The ABA Standards particularly caution prosecuting attorneys from being too highly influenced by the desires of law enforcement. The standards state: “The prosecutor generally serves the public and not any particular government agency, law enforcement officer or unit, witness or victim. When investigating or prosecuting a criminal matter, the prosecutor does not represent law enforcement personnel who have worked on the matter and such law enforcement personnel are not the prosecutor’s clients.” As such, “The prosecutor should maintain respectful yet independent judgment when interacting with law enforcement personnel.” The prosecutor should not fold to the pressure law enforcement bring to bear on any particular case be that through a press conference or other means.
The ABA Standards articulate numerous factors a prosecutor should consider when deciding to initiate, decline, or dismiss criminal charges. Among those factors are enumerated: the strength of the case, the extent or absence of harm, the background and characteristics of the defendant (including voluntary restitution or efforts at rehabilitation) and unwarranted disparate treatment of similarly situated persons. This is the appropriate inquiry into this case. Without that knowledge, neither we, the media, nor politicians or commentators should voice an opinion regarding the appropriateness of the resolution of the case.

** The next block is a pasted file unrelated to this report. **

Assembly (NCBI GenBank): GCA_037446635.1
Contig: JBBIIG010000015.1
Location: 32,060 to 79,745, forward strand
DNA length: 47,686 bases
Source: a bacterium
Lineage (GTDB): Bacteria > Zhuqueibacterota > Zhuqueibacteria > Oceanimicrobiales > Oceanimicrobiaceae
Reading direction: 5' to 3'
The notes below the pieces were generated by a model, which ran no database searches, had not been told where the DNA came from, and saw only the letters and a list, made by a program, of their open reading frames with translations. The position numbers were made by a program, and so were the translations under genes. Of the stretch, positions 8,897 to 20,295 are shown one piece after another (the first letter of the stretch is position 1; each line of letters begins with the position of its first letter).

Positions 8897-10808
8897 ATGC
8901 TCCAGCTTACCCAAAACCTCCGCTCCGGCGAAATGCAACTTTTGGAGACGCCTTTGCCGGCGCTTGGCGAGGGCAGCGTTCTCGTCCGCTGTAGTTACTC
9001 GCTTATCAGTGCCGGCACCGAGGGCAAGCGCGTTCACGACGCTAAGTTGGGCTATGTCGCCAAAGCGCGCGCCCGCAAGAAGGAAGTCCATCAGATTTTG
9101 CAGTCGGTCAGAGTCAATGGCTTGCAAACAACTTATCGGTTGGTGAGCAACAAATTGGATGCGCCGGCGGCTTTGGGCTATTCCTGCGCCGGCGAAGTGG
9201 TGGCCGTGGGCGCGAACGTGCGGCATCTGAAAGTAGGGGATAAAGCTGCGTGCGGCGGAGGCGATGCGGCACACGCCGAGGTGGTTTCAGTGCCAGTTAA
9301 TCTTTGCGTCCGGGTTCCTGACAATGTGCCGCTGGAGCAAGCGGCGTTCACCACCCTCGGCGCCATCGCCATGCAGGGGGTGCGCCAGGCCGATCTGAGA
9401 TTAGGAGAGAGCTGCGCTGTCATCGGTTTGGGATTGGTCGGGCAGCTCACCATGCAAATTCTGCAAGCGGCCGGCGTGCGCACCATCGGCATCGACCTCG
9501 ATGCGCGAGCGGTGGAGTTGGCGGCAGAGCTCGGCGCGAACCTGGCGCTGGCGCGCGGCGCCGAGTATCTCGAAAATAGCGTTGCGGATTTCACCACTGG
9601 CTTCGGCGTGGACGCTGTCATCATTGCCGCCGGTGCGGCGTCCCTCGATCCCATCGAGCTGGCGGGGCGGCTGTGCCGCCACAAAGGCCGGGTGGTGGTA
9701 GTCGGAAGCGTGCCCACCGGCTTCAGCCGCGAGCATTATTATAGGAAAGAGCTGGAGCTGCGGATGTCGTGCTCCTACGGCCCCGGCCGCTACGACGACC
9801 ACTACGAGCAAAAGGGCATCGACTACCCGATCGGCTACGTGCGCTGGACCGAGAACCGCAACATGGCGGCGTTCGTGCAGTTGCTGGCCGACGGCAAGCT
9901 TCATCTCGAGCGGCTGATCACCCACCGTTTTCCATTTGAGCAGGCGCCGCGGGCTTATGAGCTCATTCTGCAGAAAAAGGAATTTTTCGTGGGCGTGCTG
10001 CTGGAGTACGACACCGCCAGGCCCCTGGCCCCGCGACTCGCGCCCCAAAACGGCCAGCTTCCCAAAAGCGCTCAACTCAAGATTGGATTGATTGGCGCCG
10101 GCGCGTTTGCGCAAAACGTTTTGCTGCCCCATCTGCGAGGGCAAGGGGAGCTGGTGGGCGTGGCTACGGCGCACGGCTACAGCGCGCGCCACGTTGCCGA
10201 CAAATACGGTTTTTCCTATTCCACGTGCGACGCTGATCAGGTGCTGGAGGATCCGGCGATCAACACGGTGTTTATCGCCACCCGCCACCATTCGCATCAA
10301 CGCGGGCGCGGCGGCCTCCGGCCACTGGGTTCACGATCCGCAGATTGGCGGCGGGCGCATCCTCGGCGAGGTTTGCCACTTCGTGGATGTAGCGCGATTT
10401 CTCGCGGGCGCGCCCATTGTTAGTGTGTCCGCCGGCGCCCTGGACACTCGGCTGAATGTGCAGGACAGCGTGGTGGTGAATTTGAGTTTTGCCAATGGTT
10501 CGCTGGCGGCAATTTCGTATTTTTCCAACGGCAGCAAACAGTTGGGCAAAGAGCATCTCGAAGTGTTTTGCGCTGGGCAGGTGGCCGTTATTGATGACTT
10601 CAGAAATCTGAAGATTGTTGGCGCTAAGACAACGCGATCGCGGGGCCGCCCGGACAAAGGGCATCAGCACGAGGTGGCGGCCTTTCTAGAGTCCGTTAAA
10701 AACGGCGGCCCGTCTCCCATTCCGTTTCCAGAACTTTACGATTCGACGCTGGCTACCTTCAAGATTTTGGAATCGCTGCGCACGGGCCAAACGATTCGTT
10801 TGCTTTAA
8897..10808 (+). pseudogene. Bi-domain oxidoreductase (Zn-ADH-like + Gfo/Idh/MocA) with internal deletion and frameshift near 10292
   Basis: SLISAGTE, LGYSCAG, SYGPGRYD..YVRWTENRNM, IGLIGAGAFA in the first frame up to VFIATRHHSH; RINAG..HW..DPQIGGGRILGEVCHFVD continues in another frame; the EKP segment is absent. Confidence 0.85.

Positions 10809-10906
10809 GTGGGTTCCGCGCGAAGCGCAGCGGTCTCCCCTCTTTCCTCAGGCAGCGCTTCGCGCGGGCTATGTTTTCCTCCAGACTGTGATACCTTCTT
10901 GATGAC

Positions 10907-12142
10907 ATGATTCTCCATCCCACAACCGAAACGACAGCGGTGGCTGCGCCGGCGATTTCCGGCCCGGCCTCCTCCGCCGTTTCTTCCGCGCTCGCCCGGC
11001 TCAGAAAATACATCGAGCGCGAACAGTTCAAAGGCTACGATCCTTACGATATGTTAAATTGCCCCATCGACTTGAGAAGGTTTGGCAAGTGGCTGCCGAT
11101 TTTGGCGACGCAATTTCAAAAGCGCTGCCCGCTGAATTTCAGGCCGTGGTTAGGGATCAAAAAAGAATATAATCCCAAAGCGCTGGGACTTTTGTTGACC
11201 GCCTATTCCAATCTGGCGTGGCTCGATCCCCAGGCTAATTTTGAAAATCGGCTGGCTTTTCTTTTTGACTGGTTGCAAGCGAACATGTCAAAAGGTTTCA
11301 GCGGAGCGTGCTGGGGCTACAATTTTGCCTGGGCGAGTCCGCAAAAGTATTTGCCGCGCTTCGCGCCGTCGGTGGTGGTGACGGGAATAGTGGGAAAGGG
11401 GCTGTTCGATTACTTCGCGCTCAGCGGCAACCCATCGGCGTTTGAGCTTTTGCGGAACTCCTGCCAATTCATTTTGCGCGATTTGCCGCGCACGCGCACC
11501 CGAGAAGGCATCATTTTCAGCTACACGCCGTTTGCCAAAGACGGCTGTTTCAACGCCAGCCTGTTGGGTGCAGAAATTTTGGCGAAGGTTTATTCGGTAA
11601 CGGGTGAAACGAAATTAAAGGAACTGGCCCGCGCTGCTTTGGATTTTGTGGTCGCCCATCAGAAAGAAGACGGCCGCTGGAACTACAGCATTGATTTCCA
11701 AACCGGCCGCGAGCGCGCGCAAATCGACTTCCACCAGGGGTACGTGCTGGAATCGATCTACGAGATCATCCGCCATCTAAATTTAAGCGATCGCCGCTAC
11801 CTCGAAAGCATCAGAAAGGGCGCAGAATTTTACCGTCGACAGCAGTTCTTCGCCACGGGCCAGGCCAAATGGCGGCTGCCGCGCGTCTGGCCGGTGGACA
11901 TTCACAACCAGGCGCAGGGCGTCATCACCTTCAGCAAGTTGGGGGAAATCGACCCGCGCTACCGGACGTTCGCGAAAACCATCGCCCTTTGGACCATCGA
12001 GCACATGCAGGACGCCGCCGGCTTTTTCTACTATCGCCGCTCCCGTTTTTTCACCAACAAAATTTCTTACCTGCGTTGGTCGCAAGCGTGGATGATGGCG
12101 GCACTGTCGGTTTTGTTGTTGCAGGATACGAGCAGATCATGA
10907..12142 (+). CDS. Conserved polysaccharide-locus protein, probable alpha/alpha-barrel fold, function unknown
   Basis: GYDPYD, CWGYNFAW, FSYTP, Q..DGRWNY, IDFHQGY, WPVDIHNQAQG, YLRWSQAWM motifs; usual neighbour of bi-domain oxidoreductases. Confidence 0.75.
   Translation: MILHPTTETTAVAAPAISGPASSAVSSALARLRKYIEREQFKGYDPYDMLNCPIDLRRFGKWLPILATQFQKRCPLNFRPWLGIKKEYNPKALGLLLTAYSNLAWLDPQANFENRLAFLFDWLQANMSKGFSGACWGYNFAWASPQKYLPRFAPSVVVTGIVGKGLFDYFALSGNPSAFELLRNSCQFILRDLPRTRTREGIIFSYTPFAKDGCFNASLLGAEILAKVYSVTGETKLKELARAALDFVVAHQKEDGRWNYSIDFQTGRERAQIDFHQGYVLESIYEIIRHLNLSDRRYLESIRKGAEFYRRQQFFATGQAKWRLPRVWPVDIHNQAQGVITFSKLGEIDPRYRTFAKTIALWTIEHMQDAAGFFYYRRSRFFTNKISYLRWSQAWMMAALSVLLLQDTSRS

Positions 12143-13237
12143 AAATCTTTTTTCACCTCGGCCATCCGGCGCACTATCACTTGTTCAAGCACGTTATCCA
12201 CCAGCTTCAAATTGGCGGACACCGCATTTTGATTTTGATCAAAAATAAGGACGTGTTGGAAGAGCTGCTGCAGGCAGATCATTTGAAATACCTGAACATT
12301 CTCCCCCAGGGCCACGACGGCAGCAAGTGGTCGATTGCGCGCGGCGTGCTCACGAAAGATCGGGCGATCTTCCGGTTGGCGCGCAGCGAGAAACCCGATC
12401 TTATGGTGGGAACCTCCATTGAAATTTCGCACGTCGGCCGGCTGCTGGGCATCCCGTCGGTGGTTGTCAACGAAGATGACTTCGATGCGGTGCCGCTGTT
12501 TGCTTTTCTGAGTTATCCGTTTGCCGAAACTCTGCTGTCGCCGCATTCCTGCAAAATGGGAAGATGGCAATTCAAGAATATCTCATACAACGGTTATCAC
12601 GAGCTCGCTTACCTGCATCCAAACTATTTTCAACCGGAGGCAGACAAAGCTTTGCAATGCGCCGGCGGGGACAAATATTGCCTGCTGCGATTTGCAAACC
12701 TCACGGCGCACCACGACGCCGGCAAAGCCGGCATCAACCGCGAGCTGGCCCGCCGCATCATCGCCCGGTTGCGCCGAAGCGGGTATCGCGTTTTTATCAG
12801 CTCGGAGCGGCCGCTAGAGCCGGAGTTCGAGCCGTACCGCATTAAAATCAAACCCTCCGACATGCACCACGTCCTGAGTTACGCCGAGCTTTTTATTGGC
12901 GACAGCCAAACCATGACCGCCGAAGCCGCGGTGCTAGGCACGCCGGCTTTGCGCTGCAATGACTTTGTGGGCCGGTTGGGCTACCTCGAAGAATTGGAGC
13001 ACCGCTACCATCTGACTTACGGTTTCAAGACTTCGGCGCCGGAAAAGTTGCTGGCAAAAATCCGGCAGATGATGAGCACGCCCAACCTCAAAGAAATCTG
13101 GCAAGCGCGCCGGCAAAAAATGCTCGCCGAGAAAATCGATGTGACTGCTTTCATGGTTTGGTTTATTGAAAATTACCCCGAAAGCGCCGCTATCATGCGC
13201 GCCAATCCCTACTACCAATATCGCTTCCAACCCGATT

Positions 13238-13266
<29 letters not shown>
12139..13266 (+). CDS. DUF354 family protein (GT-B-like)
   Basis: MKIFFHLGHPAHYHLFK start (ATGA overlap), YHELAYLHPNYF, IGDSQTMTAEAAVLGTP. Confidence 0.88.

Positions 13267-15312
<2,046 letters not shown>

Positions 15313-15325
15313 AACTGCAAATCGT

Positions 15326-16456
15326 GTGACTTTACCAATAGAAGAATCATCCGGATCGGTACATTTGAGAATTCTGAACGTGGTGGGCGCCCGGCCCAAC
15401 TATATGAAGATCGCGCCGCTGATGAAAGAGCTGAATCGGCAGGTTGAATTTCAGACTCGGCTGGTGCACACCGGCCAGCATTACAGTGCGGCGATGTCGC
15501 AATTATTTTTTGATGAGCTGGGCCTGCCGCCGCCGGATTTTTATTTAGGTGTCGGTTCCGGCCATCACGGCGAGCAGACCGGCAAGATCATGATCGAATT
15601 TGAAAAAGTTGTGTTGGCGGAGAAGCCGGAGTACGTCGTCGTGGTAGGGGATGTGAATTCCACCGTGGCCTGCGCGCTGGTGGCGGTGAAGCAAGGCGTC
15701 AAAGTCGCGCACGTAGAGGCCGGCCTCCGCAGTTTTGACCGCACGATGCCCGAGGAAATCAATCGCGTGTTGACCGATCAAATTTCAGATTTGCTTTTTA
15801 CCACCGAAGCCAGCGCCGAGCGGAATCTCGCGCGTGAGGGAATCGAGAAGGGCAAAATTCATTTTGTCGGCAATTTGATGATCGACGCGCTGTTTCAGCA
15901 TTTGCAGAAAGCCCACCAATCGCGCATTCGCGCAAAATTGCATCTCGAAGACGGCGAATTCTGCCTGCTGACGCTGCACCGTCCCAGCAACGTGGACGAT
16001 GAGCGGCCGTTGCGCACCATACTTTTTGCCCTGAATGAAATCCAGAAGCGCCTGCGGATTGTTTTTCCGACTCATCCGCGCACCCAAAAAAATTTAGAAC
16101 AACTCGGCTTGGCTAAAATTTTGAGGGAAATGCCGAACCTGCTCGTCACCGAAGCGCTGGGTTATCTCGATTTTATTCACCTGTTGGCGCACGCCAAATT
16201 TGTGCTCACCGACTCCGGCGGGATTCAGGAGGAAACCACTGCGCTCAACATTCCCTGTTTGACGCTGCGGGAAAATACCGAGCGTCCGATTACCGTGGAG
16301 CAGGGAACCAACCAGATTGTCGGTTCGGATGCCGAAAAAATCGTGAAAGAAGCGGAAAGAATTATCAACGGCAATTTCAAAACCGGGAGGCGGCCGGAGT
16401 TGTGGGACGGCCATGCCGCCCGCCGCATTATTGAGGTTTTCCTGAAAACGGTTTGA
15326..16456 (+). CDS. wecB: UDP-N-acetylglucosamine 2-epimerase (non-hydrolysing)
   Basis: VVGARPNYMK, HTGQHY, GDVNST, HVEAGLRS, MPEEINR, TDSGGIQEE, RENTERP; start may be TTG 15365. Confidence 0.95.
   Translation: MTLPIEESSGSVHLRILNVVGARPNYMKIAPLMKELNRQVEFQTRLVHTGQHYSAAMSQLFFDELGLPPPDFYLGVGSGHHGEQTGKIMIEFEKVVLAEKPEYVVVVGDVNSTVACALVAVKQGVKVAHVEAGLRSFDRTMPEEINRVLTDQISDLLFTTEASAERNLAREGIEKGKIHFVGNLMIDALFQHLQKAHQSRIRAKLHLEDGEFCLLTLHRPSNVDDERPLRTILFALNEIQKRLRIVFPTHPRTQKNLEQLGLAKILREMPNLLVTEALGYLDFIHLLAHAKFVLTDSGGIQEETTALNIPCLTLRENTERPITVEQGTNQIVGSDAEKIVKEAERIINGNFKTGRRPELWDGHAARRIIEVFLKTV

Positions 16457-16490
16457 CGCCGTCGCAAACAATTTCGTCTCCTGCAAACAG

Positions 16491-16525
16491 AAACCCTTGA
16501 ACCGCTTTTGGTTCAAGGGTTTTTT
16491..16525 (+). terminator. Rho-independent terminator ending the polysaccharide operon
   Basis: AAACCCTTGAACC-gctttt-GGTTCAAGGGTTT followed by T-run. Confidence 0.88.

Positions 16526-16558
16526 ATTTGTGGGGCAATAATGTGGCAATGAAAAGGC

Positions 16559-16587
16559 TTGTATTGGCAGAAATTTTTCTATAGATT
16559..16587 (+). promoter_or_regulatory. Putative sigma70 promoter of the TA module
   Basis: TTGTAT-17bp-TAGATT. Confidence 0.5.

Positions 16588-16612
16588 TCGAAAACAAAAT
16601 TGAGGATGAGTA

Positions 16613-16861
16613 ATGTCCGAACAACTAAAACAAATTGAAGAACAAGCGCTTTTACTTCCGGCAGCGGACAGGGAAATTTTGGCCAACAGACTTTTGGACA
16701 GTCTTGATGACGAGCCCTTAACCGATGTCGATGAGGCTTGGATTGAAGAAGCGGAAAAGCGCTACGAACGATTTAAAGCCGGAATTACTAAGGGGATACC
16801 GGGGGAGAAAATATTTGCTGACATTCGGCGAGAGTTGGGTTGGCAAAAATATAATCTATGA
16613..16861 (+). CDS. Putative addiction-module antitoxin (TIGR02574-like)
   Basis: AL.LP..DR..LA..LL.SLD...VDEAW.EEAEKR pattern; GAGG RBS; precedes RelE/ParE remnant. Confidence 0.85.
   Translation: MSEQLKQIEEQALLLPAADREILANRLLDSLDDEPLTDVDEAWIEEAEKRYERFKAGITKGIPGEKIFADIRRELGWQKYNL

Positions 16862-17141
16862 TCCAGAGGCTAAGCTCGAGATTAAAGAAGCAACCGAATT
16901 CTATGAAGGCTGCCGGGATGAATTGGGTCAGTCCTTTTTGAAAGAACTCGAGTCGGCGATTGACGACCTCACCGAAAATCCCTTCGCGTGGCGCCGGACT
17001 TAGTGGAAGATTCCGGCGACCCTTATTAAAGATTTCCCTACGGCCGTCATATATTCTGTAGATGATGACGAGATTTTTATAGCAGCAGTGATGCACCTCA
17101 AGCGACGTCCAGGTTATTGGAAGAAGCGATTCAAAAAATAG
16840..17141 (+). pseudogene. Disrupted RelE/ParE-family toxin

Like many criminal defendants before him, Jussie Smollett was at risk to be treated much more harshly than his counterparts given the media attention given to the case. There are numerous examples from recent history of the tabloid type news coverage of criminal cases; the Central Park Jogger case, the O.J. Simpson case, the Amy Fisher case, the Oklahoma bombing cases, the investigation into the death of JonBenet Ramsey, the trial of Louise Woodward and Owen Labrie among others. Studies have shown that exposure to pretrial publicity results in more guilty verdicts and harsher sentences. Media portrayals of the facts and circumstances of crime lead the general public to desire more punitive sanctions and harsher sentences. The way the media frames coverage of crime can create “moral panics” which result in harsh legislation. Skewed crime coverage may contribute to increased punitiveness.